Mandated Benefits Review - Senate Bill 39 - Bill Overview

Senate Bill 39-the proposed Cancer Prevention and Early Detection Services Act-would require insurers to provide coverage for cancer screening programs. The specific benefits proposed under Senate Bill 39 are coverage of an annual digital rectal examination for men 50 years of age or older, an annual prostate specific antigen test for men 50 years of age or older as deemed medically necessary, an annual fecal occult blood test for individuals 50 years of age or older, and a sigmoidoscopy examination every four years for individuals 50 years of age or older. The Council was also asked to review an amendment which would expand coverage to include prostate cancer screening benefits to men 40 years of age or older with a family history of prostate cancer or other prostate cancer risk factors. This amendment would also exempt specific types of policies from the mandate, as well as exempting the proposed benefits from deductible provisions of health insurance policies.

Among the cancer screening procedures to which Senate Bill 39 refers are annual gynecological examinations, routine pap smears, and annual mammograms for women age 40 and over. These three procedures are already mandated by existing law (Pennsylvania Consolidated Statutes 40 P.S. § 764c and 40 P.S. § 1574). In requesting the Council to review Senate Bill 39, Senator Loeper noted "there was general consensus ... that it was unnecessary and burdensome to ask the Council to review that which is existing law." Therefore, the remainder of this report will focus exclusively on the impact of the benefits for prostate cancer screening and colorectal cancer screening proposed under Senate Bill 39.

As a state law, the measure would be preempted by the federal Employee Retirement Income Security Act of 1974 (ERISA) (PL 93-406), which precludes state laws from applying to the benefit plans of self-insured companies. According to the Pennsylvania Department of Insurance, the percentage of private payers that are preempted by ERISA is approximately 50% of all privately insureds.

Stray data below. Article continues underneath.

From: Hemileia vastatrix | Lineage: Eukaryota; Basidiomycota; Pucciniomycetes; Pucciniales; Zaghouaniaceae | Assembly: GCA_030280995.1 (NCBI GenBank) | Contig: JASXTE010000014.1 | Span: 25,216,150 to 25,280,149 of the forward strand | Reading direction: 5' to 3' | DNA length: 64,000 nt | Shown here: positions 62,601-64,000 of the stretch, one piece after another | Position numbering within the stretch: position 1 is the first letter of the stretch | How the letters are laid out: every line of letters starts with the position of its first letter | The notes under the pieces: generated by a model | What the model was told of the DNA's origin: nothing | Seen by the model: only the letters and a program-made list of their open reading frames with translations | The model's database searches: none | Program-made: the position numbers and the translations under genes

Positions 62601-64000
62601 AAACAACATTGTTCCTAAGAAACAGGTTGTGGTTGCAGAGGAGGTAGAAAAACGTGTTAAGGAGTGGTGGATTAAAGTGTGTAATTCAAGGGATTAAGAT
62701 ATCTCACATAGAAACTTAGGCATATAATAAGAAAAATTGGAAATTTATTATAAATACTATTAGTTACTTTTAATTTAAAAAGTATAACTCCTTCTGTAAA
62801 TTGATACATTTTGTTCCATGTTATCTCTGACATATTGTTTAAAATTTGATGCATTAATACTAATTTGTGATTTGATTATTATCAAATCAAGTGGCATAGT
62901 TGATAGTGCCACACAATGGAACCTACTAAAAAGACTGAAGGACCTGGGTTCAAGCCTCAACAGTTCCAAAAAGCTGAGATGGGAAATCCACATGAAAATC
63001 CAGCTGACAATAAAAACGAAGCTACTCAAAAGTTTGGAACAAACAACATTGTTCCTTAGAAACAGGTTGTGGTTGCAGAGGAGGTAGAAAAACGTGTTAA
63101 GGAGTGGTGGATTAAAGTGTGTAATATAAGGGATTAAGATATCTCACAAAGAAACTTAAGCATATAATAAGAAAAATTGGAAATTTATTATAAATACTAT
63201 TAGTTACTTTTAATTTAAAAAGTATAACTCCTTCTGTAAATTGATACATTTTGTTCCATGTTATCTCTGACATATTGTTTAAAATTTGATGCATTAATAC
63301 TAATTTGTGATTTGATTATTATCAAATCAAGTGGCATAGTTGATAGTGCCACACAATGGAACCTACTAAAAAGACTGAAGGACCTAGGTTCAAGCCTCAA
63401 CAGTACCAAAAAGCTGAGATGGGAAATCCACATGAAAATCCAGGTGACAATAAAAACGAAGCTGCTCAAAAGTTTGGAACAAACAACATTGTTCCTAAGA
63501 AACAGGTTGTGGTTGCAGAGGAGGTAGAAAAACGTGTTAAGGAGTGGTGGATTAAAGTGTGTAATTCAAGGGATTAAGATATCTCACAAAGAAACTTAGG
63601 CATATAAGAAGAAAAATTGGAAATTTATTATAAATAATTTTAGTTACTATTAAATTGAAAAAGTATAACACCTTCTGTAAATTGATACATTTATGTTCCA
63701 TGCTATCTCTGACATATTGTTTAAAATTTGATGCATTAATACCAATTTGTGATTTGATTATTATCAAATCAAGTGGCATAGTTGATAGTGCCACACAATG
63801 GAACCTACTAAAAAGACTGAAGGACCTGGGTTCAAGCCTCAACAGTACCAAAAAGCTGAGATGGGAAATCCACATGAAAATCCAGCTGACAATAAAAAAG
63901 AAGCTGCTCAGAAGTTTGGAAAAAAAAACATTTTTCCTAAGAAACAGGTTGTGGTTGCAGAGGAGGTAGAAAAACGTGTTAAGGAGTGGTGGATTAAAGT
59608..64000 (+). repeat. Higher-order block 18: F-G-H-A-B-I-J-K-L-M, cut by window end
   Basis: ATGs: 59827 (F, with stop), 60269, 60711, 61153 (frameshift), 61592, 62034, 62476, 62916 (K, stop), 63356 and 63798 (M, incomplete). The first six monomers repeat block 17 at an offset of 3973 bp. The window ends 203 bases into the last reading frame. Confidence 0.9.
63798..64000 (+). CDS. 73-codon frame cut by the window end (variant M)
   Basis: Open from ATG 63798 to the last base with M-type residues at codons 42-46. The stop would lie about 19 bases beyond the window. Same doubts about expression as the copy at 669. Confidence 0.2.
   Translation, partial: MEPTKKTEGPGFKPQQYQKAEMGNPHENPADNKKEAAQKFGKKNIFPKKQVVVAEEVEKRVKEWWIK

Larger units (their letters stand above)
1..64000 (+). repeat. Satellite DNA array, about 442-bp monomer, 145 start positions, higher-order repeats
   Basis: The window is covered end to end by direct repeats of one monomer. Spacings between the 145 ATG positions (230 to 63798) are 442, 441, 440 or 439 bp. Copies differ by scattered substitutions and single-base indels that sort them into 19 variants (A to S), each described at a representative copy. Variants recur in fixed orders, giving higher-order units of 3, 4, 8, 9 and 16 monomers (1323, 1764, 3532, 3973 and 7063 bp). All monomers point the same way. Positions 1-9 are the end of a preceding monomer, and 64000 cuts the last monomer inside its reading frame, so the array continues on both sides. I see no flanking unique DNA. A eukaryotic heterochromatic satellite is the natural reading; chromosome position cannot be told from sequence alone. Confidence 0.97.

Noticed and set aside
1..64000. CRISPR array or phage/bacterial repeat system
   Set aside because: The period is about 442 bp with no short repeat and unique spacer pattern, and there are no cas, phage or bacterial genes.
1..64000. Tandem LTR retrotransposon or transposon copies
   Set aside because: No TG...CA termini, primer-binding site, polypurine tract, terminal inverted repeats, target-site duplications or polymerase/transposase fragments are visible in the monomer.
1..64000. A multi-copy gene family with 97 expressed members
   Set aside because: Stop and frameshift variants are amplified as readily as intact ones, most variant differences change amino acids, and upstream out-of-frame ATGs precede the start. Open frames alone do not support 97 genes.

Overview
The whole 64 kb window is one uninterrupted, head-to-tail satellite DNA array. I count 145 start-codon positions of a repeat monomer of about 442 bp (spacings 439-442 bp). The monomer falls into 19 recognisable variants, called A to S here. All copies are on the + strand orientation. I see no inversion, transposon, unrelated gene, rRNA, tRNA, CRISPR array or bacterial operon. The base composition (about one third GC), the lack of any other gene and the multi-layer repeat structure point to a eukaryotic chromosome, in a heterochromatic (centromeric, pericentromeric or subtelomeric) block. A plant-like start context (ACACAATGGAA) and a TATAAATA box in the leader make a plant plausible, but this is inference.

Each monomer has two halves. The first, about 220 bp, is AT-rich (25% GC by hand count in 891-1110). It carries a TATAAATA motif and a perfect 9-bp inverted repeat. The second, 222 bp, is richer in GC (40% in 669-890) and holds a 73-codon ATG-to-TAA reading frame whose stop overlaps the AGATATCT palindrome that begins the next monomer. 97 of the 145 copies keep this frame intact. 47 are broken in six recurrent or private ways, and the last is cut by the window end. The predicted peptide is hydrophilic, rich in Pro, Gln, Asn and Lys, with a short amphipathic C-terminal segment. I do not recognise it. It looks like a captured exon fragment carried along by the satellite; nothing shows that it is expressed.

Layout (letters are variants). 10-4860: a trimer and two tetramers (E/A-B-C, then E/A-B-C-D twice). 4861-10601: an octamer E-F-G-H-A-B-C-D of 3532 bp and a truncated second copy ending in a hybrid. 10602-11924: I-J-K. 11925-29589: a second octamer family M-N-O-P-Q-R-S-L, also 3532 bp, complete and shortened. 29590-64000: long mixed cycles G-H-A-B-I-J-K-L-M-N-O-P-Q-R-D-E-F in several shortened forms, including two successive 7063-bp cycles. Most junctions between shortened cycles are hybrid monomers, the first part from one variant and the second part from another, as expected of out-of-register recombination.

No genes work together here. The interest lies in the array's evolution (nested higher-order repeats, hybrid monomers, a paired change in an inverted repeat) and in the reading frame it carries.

Other Legislation-Federal and Other States

Council staff examined related legislation, both at the federal level and from other states.

Federal Legislation

The Health Care Financing Administration estimates that 95% of the elderly are covered by Medicare, and of those, 96% are covered by Medicare supplement Part B. This suggests that over 91% of people aged 65 and over are covered by Medicare supplement Part B.

As part of the Federal Balanced Budget Act of 1997, changes in Medicare were enacted relative to screening for prostate cancer and colorectal cancer:

Other States

Currently fourteen states and the District of Columbia have mandates for insurers to cover prostate cancer screening, including digital rectal examinations and prostate specific antigen tests. Those states mandating coverage are: Alaska, Colorado, Delaware (prostate specific antigen test only), Georgia, Illinois, Louisiana, Maryland, Minnesota, New Jersey, North Carolina, North Dakota, Tennessee, Texas, and West Virginia. Similar legislation is also pending in Virginia.

The legislation mandating coverage of prostate cancer screening in Maryland and New Jersey was reviewed by Council staff. In reviewing New Jersey's legislation, staff also noted an important difference. New Jersey's legislation excluded groups with 49 or fewer persons from the mandate. Thus, it would appear that in New Jersey, mandated coverage does not apply to small businesses and individual policy holders. Senate Bill 39 does not make such an exclusion.

The Council was not provided with copies of legislation mandating coverage for colorectal cancer screening in other states. Council staff independently contacted the National Conference of State Legislatures and inquired about such mandates. Council staff was told that after checking the resources of both a tracking service and Blue Cross/Blue Shield, the National Conference of State Legislatures did not know of any states mandating coverage for colorectal cancer screening.